The birth of a child that is seventh in line to the throne might not light U.K. retail spending on fire. However, given how smitten the world is with expectant mum Meghan Markle, there are a few companies that could benefit in the months ahead.

When Meghan married Prince Harry in May, it helped boost overall retail sales in the U.K. as people splashed out on food and drink for parties to celebrate the nuptials. A royal baby won’t have that kind of impact, in part because it is by definition much harder to schedule a party for a birth compared to a wedding. Still, here are sectors that could get a small boost:

Clothing Retailers

There’s a reasonable likelihood that anything the Duchess of Sussex wears during her pregnancy, particularly maternity dresses, will sell out if consumers can get hold of them or something similar in style. That could also happen with anything the parents dress the new baby in. This happens consistently with the Duchess of Cambridge, where a dress worn by Prince William’s wife will sell out as soon as she is pictured wearing it. Dutch stroller maker Bugaboo International BV got a lift when Kate was pictured pushing her children around in one of the company’s pushchairs.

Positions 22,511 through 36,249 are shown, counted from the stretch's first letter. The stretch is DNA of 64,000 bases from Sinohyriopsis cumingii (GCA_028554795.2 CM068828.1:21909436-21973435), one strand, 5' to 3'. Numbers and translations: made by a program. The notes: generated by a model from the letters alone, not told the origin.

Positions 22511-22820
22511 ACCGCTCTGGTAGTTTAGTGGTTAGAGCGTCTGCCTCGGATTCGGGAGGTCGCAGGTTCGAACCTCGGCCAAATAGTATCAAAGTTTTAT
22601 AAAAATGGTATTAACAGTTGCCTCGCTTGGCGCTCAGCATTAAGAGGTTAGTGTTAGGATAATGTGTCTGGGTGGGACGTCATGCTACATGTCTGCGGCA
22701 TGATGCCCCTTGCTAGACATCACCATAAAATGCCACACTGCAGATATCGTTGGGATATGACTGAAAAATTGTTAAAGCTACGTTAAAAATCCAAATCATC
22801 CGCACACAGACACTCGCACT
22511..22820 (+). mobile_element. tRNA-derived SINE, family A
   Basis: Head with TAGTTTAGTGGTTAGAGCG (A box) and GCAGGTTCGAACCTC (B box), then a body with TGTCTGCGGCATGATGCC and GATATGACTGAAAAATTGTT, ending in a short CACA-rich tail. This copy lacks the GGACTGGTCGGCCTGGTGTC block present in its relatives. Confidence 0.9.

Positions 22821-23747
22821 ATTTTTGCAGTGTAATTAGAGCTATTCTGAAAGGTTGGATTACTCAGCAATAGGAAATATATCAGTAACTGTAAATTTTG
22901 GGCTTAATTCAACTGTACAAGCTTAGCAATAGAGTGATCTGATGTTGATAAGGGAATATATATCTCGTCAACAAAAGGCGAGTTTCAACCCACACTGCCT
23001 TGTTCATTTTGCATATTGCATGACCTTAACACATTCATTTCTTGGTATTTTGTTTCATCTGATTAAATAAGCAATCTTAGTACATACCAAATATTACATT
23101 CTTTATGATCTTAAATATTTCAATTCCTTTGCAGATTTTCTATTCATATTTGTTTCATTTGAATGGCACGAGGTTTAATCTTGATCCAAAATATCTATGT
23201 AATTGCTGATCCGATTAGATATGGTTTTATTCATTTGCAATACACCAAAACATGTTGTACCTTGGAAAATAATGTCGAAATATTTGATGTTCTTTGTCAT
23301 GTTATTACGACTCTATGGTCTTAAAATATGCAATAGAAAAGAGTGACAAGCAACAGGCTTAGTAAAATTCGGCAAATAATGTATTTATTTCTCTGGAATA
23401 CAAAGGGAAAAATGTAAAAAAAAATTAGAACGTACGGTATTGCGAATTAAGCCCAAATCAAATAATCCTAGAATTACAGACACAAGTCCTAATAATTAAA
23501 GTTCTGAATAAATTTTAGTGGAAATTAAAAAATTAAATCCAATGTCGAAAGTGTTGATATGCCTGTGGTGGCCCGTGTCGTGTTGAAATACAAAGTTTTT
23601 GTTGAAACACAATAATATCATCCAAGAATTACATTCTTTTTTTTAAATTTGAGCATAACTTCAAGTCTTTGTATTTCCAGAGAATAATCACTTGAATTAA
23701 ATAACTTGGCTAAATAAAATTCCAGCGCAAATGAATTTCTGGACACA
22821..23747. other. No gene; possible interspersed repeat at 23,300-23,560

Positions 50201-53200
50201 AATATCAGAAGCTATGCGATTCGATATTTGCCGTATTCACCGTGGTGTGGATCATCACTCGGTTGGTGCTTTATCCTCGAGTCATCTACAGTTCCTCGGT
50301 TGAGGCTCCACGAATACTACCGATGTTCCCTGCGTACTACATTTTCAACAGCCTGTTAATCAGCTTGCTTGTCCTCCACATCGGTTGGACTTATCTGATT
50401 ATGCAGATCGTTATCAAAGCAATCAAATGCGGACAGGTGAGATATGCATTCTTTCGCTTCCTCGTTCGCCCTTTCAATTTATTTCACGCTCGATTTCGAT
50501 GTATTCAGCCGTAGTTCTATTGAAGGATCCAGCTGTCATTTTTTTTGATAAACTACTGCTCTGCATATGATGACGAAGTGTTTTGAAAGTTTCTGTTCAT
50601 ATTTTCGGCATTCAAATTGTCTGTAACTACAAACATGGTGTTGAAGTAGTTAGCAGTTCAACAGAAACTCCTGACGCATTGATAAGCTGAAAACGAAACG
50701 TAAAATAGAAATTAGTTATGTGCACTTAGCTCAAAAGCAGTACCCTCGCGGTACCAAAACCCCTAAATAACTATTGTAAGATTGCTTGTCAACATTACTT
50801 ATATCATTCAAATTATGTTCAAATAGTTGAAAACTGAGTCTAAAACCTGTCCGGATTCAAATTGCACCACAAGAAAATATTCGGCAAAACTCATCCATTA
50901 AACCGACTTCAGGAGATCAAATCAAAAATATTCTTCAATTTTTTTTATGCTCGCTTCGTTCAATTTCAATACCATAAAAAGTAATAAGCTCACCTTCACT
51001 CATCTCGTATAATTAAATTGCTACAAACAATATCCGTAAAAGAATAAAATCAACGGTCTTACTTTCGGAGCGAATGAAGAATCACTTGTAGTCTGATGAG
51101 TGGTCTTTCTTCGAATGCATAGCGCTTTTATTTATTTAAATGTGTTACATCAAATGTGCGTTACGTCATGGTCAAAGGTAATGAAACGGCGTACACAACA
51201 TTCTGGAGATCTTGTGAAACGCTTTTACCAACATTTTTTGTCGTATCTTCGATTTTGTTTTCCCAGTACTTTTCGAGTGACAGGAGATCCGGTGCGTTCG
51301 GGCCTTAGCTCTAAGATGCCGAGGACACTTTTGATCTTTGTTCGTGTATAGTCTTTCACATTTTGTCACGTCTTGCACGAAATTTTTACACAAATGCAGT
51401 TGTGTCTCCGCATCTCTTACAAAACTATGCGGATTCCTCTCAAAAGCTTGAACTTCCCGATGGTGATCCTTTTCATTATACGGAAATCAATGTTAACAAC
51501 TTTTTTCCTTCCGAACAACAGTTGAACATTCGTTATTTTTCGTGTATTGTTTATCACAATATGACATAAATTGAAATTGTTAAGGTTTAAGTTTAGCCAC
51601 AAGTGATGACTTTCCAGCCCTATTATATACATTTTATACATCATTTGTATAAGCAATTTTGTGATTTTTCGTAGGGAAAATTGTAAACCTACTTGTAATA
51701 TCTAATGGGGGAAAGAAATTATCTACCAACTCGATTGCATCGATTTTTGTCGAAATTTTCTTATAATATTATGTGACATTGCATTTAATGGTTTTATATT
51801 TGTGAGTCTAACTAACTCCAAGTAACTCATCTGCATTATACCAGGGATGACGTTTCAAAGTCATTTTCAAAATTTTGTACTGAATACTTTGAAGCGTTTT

Contrasts in styles could also matter. Differences in how Meghan and Kate dress will probably be highlighted in the media, Paul Hickman, head of consumer research at Edison Investment Research, said by email. This could drive additional sales for producers and retailers that sell items similar to those worn by Meghan as they look to tap into her style choices.

So watch specialist baby products retailers like Mothercare Plc, department stores such as Debenhams Plc and the Sports Direct International Plc-owned House of Fraser plus potentially very small lifts for the likes of Hennes & Mauritz AB, Zara-owner Inditex SA or Asos Plc.


While grocery spending is unlikely to get a boost in the way it did when the Duke and Duchess were married, there may be some residual benefits. For example, when Prince George went to school for the first time in September 2017, there was a surge in demand for Puy lentils after they appeared on his school lunch menu, Hickman said.


Again it would be very minor, but bookmakers could benefit from people placing bets on the name of the baby and possibly when the baby will arrive. Ahead of the birth of the Duke and Duchess of Cambridge’s third child, the bookies saw a surge in wagers on Albert as the name. The couple ended up calling him Louis.